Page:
I thought it would be fun to rank the Kansas players in order of how much each player has improved from last year to this year. Freshmen, players who are redshirting and walk-ons are not included for obvious reasons (although I am sure that Travis Releford would be near the top of this list).
7. Tyshawn Taylor: After being a key component of last year’s team and a Team USA squad that won Gold this summer, big things were expected of Taylor. I think that Taylor believed he was destined for a big year and may have put too much pressure on himself to be a star this year for a loaded KU team. As this year has progressed, he has fallen out of the starting lineup because of his struggle to find his place on this team. The key for Taylor the rest of the way will be to focus on being a lockdown defender and creating for his teammates. I would guess if he does those things the points will come.
6. Cole Aldrich: The big guy was great last year, making first-team All-Big 12 on his way to becoming a preseason first-team All-American this season. His slow start has been well-chronicled, and even though he appears to be coming out of his funk, I don’t see anything in his game that tells me he has gotten much better since last season. Of course, as he regains his energy after getting over his bronchitis, he will be able to show more of whatever he has worked on with Danny Manning.
5. Sherron Collins: Sherron has improved some, although he was already one of the best guards in the country. Places I notice improvement are his ability to control his emotions on the floor and trust his teammates. Collins has realized that it’s not as much the Sherron Show this season, deferring to teammates like Xavier Henry and Marcus Morris at times, but has shown the ability to take games over when necessary.
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4. Brady Morningstar: Morningstar’s minutes are going up into the 30 range again, and I’m not sure that’s a good thing. I think Brady has been better this season than last year because he hasn’t had to play as many minutes. The fresher he is, the better he is. He’s an energy guy, a glue guy, and for now, KU could come unhinged without him. But if Taylor can get things figured out, split time between those two would make Morningstar a better defender and facilitator than he already has shown.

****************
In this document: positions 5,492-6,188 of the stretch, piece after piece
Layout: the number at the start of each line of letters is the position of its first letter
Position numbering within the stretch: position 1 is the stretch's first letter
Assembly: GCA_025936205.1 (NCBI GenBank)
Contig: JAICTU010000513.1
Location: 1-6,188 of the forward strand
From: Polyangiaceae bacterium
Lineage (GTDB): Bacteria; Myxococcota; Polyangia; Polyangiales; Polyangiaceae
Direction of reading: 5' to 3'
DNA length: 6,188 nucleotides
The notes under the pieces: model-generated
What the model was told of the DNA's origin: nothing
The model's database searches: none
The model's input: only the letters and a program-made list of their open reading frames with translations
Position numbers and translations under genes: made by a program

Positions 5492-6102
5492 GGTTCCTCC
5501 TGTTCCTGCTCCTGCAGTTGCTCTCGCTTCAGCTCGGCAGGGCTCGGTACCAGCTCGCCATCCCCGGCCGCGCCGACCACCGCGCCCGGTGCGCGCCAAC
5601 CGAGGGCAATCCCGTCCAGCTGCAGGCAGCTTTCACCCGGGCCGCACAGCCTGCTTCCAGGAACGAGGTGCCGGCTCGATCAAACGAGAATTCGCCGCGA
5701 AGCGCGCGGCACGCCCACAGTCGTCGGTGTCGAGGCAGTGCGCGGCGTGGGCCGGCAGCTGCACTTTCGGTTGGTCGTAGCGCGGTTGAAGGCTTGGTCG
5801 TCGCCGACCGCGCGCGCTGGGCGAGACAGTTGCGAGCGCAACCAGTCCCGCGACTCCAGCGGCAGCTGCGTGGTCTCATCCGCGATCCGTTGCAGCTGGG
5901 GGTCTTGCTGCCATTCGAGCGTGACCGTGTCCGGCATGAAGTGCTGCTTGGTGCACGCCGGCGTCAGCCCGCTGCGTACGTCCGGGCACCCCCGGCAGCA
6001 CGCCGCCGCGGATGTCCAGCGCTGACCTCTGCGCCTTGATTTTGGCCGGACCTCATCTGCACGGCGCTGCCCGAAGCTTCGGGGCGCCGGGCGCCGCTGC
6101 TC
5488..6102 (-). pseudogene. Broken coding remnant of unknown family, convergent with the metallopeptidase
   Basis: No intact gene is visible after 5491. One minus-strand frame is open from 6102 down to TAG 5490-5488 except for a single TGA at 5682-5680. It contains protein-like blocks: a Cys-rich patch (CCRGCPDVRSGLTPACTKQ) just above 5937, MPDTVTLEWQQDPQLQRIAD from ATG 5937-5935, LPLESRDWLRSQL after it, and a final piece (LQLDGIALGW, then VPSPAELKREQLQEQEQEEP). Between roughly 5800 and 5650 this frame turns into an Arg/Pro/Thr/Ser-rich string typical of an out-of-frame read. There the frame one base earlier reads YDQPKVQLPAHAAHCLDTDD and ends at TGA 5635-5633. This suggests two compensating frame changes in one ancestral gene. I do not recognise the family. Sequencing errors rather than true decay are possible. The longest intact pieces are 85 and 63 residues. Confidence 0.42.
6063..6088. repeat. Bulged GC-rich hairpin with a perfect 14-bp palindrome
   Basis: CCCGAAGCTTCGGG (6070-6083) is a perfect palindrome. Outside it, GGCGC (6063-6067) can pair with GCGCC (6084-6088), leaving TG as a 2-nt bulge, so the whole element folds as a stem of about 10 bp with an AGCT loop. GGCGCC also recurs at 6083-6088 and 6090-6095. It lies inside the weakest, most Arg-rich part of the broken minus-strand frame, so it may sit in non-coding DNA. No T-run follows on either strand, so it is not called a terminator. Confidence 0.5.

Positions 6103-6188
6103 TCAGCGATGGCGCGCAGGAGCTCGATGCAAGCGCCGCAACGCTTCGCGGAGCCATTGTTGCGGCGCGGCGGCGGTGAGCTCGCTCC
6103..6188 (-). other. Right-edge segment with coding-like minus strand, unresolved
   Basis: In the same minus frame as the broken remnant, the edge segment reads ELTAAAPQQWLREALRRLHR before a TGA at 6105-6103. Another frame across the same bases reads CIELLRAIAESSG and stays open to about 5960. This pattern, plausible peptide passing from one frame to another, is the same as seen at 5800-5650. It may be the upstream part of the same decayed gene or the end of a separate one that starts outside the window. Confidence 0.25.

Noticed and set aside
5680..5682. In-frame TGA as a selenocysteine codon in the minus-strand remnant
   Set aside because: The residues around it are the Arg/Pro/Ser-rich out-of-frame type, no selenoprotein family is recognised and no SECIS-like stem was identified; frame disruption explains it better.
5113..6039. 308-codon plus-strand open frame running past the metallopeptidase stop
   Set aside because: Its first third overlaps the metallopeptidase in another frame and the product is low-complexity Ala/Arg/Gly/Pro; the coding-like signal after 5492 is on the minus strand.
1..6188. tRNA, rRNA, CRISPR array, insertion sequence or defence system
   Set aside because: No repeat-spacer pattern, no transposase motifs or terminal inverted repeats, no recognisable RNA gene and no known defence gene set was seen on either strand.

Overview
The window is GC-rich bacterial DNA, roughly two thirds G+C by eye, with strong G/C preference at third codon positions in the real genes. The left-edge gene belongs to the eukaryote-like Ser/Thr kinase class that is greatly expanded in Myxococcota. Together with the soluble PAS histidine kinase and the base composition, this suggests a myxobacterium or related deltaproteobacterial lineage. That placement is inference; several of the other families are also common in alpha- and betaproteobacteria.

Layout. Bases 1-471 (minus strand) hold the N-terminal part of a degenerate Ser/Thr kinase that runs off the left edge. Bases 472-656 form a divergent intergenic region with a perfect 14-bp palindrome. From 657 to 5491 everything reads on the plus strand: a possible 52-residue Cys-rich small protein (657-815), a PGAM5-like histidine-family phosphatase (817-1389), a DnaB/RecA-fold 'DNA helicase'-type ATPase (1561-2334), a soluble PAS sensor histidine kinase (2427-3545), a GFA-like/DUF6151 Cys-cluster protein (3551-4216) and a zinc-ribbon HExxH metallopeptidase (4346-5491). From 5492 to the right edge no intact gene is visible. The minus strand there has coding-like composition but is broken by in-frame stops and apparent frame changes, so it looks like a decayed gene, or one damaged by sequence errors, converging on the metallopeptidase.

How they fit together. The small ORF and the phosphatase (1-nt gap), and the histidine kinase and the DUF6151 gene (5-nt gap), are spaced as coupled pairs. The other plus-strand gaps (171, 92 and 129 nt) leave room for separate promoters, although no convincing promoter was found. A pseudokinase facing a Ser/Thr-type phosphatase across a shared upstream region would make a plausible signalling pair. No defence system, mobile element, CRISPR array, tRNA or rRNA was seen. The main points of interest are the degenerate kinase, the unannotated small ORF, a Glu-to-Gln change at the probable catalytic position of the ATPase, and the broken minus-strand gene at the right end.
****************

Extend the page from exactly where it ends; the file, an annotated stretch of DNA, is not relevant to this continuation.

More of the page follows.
3. Tyrel Reed: The book on Reed last season was that he was still a bit of a defensive liability. The Jayhawks had to play him last year because of a lack of depth and his ability to shoot the ball from deep. This year, KU does not have to play Reed at all, but he has maintained his spot in the rotation because he has improved defensively and impacts the game even when he’s not swishing threes. Plus, just the threat of his shooting has to be in the back of the opposing team’s mind when he is on the floor.
2. Markieff Morris: KU coach Bill Self has said all along that Markieff is the most-improved player from last season, and Markieff has backed up that assertion. He led KU with 19 points at UCLA and has been a consistent force when he isn’t in foul trouble. Markieff is much stronger with the ball finishing near the rim than he was last season. And, basically, he’s just not as lazy anymore.
1. Marcus Morris: Wow. This guy is confident in his game and has the ability to back it up. Last season, Morris’ midrange game failed him. He air-balled numerous shots from the baseline, but now his favorite shot is the face-up jumper when given space by the defender. Marcus gets the ball in that area and forces a defender to make a decision every time. And no matter what the defender decides, whether to back off Marcus or come out on him, Marcus can beat him. That said, the biggest improvement is in his motor. The fact that motor is a term that Marcus is using about himself shows how far he has come from last season.